Dave Woods paused for effect immediately after delivering the dramatic news. With Channel 5 having hit the jackpot with their serendipitous adoption of Athletic Bilbao's Uefa Cup campaign - and reclaiming the formerly mocking "Thursday Nights on Channel 5" chant with all stigma banished - the commentator now had the opportunity to consolidate this success with a surefire winner. News had come through that Atletico Madrid were through to the Final and should Bilbao get past Sporting Lisbon to meet them then they would be nominally the away team and, wait for it, be required to wear their green away shirt.
When a football shirt has even got the commentators onboard you can say with some confidence that the design's hit the spot. In the case of Athletic Bilbao, the shirt benefits from being coupled with a successful side playing football regarded in a similar bracket to Barcelona and Swansea City and with a ruthless attacking flair akin to that displayed by Tottenham Hotspur in the first half of the season.
So the connotations of the shirt are sound, what about the aesthetics? When the kit was first released the admiration was resounding and as time has gone on it has grown on even those who were unmoved. If you look for a purpose in a shirt's makeup then the lifting of the Basque Country's Ikurrin's (flag) colours, a local company's classy logo as sponsor and the standard inclusion of the local coucil's oak leaf logo on the sleeve should suffice; its obvious resemblance to the Basque national team's shirt (combined with the club's status as a national team by proxy) was always going to catch the eye as a handy bonus. Throw in a touch of fraternité with Irish/Celtic fans sympathetic to the separatist region's cause - and always on the lookout for new and exciting ways to contribute to their own seas of green - and popularity is almost guaranteed.
But there is one key element included that has translated across (and in spite of?) teams, colours and connotations and been the standout design feature of the 2011-12 season. The chest bar/stripe has appeared on some of the best releases of the season and its effect is demonstrated perfectly on the Bilbao shirt, where its continuation onto the sleeves makes for an instantly recognisible kit and the perfect interpretation of a club's most treasured flag. The same approach (for that read "template") was used on the Rangers Away shirt and, although the Union Jack is not as obvious, the block colours are equally striking.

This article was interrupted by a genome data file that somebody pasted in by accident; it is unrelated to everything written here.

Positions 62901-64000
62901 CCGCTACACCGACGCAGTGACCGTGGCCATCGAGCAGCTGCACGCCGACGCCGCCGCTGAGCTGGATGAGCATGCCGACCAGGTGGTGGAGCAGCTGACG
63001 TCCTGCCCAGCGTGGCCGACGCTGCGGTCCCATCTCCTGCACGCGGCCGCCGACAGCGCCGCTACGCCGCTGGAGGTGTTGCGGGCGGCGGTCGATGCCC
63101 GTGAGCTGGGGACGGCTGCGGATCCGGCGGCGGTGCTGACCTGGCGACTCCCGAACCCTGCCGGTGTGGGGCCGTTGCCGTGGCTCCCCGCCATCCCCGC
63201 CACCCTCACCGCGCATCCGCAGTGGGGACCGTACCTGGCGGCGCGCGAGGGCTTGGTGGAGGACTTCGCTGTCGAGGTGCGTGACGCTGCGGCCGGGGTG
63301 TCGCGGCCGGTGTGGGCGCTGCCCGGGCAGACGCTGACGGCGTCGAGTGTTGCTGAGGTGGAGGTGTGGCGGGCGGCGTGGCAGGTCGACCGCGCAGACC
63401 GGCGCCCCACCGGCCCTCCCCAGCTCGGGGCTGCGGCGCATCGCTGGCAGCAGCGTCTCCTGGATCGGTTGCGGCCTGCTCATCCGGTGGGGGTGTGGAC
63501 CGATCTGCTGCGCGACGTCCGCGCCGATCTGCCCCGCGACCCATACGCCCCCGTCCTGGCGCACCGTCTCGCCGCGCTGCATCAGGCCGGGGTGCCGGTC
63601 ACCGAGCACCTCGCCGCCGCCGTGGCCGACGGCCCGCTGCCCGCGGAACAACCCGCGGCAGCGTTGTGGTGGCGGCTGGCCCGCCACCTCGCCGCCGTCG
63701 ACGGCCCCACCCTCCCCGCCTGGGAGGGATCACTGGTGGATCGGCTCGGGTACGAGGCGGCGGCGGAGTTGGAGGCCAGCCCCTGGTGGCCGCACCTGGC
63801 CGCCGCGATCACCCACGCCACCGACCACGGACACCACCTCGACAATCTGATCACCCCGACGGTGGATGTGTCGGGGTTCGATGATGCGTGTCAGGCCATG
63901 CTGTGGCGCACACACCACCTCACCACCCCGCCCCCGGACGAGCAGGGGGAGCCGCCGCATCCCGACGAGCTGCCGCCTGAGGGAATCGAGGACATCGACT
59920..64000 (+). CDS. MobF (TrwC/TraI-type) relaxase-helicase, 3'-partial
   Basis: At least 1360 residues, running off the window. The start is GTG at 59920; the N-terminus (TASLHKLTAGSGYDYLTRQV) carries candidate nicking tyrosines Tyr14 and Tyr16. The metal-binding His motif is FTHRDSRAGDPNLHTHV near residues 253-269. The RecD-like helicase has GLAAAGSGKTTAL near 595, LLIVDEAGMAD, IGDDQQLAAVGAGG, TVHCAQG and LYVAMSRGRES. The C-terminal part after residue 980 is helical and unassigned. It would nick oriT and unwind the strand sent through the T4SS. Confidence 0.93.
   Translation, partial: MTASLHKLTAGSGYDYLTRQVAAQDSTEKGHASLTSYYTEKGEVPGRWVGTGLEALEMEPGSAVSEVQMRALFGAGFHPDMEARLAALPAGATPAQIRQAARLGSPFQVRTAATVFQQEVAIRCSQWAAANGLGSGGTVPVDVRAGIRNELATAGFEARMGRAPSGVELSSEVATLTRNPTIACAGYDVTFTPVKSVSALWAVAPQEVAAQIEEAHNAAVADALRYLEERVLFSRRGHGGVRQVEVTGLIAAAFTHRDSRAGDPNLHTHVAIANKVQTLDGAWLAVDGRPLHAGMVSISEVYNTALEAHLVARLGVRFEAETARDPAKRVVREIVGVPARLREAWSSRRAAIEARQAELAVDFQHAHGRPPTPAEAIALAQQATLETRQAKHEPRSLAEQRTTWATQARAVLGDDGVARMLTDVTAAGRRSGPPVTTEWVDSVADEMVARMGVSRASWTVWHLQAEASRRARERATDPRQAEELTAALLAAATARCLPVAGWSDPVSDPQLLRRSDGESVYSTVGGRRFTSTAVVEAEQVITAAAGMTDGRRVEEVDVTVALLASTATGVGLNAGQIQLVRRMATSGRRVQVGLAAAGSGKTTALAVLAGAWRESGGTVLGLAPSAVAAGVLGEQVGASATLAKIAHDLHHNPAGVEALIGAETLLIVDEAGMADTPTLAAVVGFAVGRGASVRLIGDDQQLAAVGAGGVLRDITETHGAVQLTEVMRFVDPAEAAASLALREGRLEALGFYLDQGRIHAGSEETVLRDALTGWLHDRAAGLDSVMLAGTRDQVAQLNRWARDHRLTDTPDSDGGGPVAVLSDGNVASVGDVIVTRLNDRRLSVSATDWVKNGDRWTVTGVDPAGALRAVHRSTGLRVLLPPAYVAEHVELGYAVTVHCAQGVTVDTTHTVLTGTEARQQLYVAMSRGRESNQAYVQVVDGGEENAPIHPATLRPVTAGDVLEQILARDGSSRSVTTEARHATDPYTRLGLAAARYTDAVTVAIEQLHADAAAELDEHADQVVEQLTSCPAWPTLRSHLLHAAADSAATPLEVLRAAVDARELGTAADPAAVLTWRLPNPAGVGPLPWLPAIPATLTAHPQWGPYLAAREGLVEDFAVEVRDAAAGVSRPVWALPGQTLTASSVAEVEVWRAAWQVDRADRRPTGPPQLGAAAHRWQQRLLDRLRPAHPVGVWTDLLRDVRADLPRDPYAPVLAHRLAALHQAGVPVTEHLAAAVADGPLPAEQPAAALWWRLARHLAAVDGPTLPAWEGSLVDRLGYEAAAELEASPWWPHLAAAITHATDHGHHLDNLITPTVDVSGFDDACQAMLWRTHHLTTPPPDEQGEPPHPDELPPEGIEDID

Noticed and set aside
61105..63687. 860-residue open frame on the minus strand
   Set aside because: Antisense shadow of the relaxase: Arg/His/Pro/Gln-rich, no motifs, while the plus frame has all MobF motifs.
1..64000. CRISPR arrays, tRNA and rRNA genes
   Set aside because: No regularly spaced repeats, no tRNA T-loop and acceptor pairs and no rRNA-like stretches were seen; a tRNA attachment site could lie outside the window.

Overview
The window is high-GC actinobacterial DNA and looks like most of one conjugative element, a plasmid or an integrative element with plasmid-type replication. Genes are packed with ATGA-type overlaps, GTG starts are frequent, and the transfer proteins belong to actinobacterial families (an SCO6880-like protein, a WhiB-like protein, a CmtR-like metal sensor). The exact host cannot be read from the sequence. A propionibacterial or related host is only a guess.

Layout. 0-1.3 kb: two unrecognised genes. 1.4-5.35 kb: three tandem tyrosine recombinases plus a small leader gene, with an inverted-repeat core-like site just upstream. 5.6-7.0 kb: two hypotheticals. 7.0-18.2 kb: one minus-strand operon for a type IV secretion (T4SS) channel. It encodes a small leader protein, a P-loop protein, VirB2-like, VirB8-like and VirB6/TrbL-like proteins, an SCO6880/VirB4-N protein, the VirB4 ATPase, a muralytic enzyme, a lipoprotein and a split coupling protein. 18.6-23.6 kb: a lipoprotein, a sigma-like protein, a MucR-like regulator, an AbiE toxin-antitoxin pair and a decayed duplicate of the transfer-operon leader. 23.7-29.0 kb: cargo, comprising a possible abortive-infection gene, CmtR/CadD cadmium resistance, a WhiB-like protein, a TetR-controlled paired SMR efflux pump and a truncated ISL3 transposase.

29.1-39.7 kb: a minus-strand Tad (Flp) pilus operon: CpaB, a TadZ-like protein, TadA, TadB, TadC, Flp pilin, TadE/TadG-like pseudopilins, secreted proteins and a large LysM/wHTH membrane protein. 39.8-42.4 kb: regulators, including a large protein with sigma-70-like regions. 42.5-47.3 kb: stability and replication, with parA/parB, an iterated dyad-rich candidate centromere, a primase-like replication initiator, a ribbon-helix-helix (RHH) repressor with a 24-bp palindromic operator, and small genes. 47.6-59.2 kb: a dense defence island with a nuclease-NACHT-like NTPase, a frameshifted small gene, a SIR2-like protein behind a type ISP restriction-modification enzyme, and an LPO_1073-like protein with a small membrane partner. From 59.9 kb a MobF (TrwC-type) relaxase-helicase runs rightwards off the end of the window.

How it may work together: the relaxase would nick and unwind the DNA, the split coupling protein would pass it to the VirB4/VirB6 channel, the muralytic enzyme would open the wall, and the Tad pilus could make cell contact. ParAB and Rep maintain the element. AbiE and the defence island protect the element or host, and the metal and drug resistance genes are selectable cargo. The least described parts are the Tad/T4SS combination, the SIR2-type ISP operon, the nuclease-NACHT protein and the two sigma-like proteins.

The feature also tasted victory on Wednesday night when, adorning the white kits of Chelsea in their formidable defeat of Barcelona, it may have shoehorned its way into the London club's folklore - not least through being carried by Fernando Torres when he executed and celebrated one of his few goals for the side. This beautiful Third shirt has been criminally underused this season - which is especially confusing when we consider that their Away kit is black and Birmingham City binned their own similarly coloured second strip because it failed to provide an adequately non-clashing alternative when playing against teams in darker shades of blue.
So the feature could almost be regarded as synonymous with European competition success and its appeal spreads far and wide. If we go back to Euro 2008, Germany wore a back chest bar with gold and red trim which included their player numbers in white - in contrast to the numbers on the back of the shirt in black - and this was one of the shirts of that tournament. Go back even further and we come across thinner stripes horizontally on France shirts in the Eighties and one of the most iconic England shirt designs made so by a coloured bar across the chest/shoulders.
There are variations - Spurs' popular Puma shirt of 2010-11 featured a shoulder/chest bar at an angle - but as a general component it usually seems to work however it is applied. Brazil's "loading bar" shirts didn't last long and may have pushed the concept to its limit in demonstrating a lack of unity between the bar and the rest of the design but it could well be the exception that proves the rule.
Personally, I think the feature has made 2012 its own, which is why I chose kits including a chest stripes to represent DF on the League of Blogs Wallchart. With the possibility of the aspect contributing to the winning of both European club trophies this season, Poland - who with the Ukraine host this summer's European Championships - or Italy, via their away kits, could even give it a hattrick.